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Publication numberUS7575389 B2
Publication typeGrant
Application numberUS 11/299,448
Publication dateAug 18, 2009
Filing dateDec 8, 2005
Priority dateDec 8, 2005
Fee statusPaid
Also published asUS20070134061
Publication number11299448, 299448, US 7575389 B2, US 7575389B2, US-B2-7575389, US7575389 B2, US7575389B2
InventorsThomas A. Nance
Original AssigneeSavannah River Nuclear Solutions, Llc
Export CitationBiBTeX, EndNote, RefMan
External Links: USPTO, USPTO Assignment, Espacenet
Magnetic coupling device
US 7575389 B2
Abstract
A quick connect/disconnect coupling apparatus is provided in which a base member is engaged by a locking housing through a series of interengagement pins. The pins maintain the shaft in a locked position. Upon exposure to an appropriately positioned magnetic field, pins are removed a sufficient distance such that the shaft may be withdrawn from the locking housing. The ability to lock and unlock the connector assembly requires no additional tools or parts apart from a magnetic key.
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Claims(7)
1. A magnetic coupling apparatus comprising:
at least one shaft member of circular cross section, the shaft member defining a base and a tip at opposite ends thereof, an entire length of said shaft member defined between said ends, and at least one recess circumferentially encircling a portion of said shaft member;
a lock housing defining an opening extending through opposite sides of said housing, a bore extending perpendicular to, and in communication with, said opening, said opening adapted for receiving said entire length of said shaft member;
an interengagement member carried within said bore and adapted for slideably engaging with said at least one recess,
a magnetic key slideably engagable with said lock housing to encircle an external portion of said lock housing, said interengagement member responsive to a magnetic force applied by said key effecting the interengagement member to move from an engaged position to a disengaged position;
whereby when said interengagement member is in said engaged position, said interengagement member is slidingly engaged in said recess, locking said shaft member to prevent removal of said shaft member from said housing while allowing said shaft member to rotate with respect to said housing, and
whereby when said interengagement member is in said disengaged position, said interengagement member is removed from said recess allowing removal of said shaft member from said housing in an axial direction of said shaft member.
2. The magnetic coupling apparatus according to claim 1 wherein said at least one shaft member is of one-piece homogeneous construction.
3. The magnetic coupling apparatus according to claim 1 wherein said at least one shaft member defines second and third recesses extending at least a portion of a length of said shaft member.
4. The magnetic coupling apparatus according to claim 1 wherein said shaft member defines a bore extending therethrough along a length of said shaft member, said bore allowing fluid communication between said shaft member and said housing.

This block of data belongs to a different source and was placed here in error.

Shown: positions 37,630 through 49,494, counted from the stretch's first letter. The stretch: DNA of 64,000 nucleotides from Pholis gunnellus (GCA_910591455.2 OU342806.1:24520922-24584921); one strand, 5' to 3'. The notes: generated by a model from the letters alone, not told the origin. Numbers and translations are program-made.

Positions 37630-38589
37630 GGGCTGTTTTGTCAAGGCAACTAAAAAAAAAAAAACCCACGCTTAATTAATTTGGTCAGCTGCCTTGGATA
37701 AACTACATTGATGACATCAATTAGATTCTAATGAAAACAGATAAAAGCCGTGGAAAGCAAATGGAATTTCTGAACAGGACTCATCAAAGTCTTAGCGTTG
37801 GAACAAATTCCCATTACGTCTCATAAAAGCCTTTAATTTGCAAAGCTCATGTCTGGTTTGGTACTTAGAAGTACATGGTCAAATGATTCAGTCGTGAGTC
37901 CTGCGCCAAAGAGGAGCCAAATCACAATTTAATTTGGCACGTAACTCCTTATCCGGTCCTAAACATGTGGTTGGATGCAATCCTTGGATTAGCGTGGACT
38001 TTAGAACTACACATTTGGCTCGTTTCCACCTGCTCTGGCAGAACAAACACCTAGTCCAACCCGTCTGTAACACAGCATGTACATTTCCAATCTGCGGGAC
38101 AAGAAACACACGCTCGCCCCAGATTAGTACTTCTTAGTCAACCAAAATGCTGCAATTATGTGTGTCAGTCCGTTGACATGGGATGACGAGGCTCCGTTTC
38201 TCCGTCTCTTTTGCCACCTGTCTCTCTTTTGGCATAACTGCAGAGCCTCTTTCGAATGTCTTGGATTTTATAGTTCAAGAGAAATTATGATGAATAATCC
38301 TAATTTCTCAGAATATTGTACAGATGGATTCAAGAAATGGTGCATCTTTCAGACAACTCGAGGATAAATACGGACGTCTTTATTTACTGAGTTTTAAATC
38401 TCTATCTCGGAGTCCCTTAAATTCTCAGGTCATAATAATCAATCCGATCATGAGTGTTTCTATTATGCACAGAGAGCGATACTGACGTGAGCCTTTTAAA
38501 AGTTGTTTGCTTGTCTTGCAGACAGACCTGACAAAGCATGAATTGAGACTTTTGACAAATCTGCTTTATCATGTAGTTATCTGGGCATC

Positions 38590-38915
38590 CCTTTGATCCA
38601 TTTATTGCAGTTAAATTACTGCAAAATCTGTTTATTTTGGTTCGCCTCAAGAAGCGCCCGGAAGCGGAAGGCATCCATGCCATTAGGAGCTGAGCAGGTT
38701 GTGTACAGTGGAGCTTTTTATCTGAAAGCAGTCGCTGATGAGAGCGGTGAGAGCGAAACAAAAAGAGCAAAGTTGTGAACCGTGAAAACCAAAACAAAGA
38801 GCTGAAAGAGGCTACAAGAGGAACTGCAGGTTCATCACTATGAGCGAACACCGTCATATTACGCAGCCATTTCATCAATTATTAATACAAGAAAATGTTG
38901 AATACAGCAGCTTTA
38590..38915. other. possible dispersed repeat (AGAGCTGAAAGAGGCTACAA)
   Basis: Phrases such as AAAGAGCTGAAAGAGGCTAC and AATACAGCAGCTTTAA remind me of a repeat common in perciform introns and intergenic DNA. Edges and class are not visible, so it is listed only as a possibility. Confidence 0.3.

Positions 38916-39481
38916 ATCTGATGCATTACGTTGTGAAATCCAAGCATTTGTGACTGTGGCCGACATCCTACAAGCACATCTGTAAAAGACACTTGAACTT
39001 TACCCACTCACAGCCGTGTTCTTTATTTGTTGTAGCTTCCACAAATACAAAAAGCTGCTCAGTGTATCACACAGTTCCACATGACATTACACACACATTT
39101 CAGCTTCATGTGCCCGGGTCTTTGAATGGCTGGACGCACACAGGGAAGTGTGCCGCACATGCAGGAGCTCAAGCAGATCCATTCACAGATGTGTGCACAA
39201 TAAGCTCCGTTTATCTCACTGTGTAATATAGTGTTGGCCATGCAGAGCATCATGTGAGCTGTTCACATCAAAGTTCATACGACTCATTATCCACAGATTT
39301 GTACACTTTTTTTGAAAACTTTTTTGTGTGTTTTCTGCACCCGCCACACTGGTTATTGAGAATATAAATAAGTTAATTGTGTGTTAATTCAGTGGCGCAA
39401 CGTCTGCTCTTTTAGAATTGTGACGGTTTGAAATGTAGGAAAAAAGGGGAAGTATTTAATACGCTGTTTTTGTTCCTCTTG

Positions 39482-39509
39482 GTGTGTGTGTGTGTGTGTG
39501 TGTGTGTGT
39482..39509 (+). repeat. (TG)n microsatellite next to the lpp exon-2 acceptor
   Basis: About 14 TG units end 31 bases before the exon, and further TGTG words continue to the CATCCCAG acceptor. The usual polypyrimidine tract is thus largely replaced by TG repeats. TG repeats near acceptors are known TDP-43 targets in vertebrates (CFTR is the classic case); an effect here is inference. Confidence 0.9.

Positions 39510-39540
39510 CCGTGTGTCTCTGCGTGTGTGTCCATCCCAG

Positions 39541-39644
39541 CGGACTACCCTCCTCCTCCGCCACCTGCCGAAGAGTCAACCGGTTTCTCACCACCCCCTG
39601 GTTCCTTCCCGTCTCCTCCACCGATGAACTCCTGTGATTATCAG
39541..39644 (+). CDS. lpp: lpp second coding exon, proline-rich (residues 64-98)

5. The coupling apparatus according to claim 1 wherein said key member is removable from said lock housing.
6. The coupling apparatus according to claim 1 wherein said shaft member, said lock housing, and said key member are separate, non-unitary components.
7. The magnetic coupling apparatus according to claim 1 wherein said magnetic key has a key member housing defining an interior surface supporting at least one magnet that generates said magnetic force.
Description

This invention was made with Government support under Contract No. DE-AC0996-SR18500 awarded by the United States Department of Energy. The Government has certain rights in the invention.

FIELD OF THE INVENTION

This invention is directed towards a quick release coupling/decoupling device.

BACKGROUND OF THE INVENTION

This invention is directed towards a coupling device in which magnets are used to release an interengagement between a shaft and a correspondingly mated receptacle.

There are a variety of connecting mechanisms and structures known in the art to facilitate joining one structure to another. Included among these connectors are quick release and quick assembly connectors which are designed to permit fastening between two structural members in a rapid fashion. However, such fastening techniques and structures frequently rely upon some type of engagement pin, external screw or bolt, or other structural locking member that must be manually inserted and/or removed for assembly. To the extent accessory parts such as screws, bolts, or pins must be manually inserted or removed for assembly and disassembly, such items are prone to being lost or misplaced. In addition, where a needed or desired coupling is in a hazardous environment such as in proximity to a radiation source or hazardous chemicals, the additional time required for insertion or removal of small parts results in greater exposure time of workers to potentially hazardous conditions.

Other connectors are designed to mate quickly but lack any type of securement or locking mechanism to either increase the safety of the mated interengagement or to prevent unauthorized tampering or theft of the associated articles. As various physical locking mechanisms are utilized to increase the strength of the attachment or to make the resulting attachment resistant to theft or vandalism, prior art designs require greater time and effort in the manual assembly and disassembly of such connectors.

There are a variety of magnetic closures known in the art which require an external magnet to release a latching mechanism. One such device is set forth in WIPO publication WO 02/060292 which describes a magnetic closure in which an external key magnet is rotated by a turn axis and thereby rotates internal key magnets within the closure mechanism.